<< Previous exercise (1.45) | Index | Next exercise (2.1) >>

Note that the arguments to *iterative-improve* must:

- tell if
*a guess*is**good enough** - improve a guess

(define (iterative-improve good-enough? improve) (lambda (guess) (if (good-enough? guess) guess ((iterative-improve good-enough? improve) (improve guess))))) (define (close-enough? v1 v2) (< (abs (- v1 v2)) tolerance)) (define (fixed-point f first-guess) ((iterative-improve (lambda (x) (close-enough? x (f x))) f) first-guess)) (define (sqrt x) ((iterative-improve (lambda (y) (< (abs (- (square y) x)) 0.0001)) (lambda (y) (average y (/ x y)))) 1.0))

Here is a cleaner version of *iterative-improve* that reduces the number of state variables from three to one by using an inner procedure *iter*.

```
(define (iterative-improve good-enough? improve)
(lambda (first-guess)
(define (iter guess)
(if (good-enough? guess)
guess
(iter (improve guess))))
(iter first-guess)))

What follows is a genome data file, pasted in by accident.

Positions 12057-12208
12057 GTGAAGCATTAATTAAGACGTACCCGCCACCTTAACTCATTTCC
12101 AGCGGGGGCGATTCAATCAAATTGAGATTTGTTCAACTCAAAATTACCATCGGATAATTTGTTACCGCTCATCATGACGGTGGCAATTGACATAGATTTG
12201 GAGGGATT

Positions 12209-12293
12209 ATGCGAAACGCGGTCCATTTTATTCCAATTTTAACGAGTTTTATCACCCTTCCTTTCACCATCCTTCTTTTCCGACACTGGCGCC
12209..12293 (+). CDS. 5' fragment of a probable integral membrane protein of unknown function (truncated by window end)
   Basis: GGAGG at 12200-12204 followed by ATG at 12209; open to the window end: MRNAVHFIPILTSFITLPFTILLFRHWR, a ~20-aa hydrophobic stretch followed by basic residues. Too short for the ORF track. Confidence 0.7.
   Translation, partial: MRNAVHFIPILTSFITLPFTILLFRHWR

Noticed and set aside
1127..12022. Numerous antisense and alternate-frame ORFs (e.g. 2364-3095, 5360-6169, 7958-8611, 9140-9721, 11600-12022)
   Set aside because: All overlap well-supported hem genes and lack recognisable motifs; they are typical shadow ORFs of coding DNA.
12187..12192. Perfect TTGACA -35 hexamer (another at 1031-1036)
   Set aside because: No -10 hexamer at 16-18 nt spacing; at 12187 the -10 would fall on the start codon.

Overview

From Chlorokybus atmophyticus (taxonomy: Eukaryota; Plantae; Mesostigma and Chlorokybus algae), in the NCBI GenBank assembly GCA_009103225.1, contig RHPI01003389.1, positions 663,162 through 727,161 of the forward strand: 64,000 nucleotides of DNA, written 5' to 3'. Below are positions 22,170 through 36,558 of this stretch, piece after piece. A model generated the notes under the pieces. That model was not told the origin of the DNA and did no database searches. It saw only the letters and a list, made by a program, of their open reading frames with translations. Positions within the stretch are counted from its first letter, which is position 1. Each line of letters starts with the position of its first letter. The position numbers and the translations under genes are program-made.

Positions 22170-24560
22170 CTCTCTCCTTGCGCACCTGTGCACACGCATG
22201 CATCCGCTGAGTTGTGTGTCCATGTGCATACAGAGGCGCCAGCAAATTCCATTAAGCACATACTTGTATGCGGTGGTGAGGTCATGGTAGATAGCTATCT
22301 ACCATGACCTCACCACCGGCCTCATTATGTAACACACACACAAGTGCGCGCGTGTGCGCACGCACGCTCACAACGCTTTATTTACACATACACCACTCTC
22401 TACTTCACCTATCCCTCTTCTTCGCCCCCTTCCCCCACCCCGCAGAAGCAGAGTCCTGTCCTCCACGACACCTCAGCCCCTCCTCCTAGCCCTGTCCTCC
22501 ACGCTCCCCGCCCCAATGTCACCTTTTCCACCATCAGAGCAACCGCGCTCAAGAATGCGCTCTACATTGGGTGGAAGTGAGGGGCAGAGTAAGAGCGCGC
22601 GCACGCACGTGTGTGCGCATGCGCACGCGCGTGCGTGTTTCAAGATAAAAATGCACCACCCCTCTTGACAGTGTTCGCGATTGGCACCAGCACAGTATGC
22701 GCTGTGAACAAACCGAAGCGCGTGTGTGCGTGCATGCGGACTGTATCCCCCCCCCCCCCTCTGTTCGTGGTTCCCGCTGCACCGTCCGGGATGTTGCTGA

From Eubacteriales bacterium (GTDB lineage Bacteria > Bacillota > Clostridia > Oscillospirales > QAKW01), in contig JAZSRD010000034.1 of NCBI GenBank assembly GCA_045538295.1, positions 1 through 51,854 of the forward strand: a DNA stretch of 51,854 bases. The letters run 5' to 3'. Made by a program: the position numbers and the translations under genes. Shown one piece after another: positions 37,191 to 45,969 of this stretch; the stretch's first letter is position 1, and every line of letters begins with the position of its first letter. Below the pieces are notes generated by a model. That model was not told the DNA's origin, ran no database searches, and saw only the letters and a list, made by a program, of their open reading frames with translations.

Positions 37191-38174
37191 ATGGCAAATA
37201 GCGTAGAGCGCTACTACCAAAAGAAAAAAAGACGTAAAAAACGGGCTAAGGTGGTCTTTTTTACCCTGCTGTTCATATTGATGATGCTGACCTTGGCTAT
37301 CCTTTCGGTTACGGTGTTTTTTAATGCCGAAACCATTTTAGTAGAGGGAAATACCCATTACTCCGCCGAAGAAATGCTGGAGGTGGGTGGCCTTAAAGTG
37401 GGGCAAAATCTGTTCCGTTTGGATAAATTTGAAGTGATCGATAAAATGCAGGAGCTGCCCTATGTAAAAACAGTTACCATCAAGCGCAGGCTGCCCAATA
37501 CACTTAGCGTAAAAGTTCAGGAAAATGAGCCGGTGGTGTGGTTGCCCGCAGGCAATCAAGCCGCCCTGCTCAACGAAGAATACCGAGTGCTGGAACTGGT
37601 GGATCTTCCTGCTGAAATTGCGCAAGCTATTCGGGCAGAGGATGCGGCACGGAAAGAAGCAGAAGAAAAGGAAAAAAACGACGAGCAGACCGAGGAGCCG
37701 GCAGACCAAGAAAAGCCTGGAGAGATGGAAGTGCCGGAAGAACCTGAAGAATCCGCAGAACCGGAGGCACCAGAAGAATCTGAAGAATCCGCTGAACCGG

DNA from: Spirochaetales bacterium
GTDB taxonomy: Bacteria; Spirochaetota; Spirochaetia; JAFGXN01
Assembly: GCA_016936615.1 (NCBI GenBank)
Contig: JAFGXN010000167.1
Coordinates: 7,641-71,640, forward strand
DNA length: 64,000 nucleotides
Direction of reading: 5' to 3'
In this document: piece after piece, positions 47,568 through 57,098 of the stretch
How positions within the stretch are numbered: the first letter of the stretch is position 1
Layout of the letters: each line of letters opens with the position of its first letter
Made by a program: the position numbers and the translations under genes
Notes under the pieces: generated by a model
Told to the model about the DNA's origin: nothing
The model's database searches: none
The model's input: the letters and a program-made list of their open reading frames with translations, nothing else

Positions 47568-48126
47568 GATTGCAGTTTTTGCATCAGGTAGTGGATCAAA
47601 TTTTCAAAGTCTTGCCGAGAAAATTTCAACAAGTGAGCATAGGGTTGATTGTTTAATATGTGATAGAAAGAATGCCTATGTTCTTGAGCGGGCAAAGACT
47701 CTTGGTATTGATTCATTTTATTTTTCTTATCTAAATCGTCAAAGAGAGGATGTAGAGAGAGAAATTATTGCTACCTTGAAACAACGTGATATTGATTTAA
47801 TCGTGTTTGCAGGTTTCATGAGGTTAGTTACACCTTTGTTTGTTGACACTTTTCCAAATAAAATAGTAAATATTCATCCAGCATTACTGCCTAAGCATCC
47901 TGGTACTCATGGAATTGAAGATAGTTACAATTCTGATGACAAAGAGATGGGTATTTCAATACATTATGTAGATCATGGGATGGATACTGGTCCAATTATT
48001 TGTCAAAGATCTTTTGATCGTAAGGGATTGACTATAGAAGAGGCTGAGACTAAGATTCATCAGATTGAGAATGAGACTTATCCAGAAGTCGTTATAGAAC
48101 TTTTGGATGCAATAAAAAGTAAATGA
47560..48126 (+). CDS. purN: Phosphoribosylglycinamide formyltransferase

```

You can make it even cleaner by simply returning the inner procedure

```
(define (iterative-improve good-enough? improve)
(lambda (first-guess)
(define (iter guess)
(if (good-enough? guess)
guess
(iter (improve guess))))
iter))
```

You can make it even cleaner by removing the unnecessary lambda

```
(define (iterative-improve good-enough? improve)
(define (iter guess)
(if (good-enough? guess)
guess
(iter (improve guess))))
iter)
```

- The use of inner procedure avoids call of `iterative-improve` in second and after recursion.

- And the inner procedure captures `good-enough?` `improve` variables in `iterative-improve` thus return inner procedure is just ok.

- And the name of inner procedure is just for referencing itself in recursion.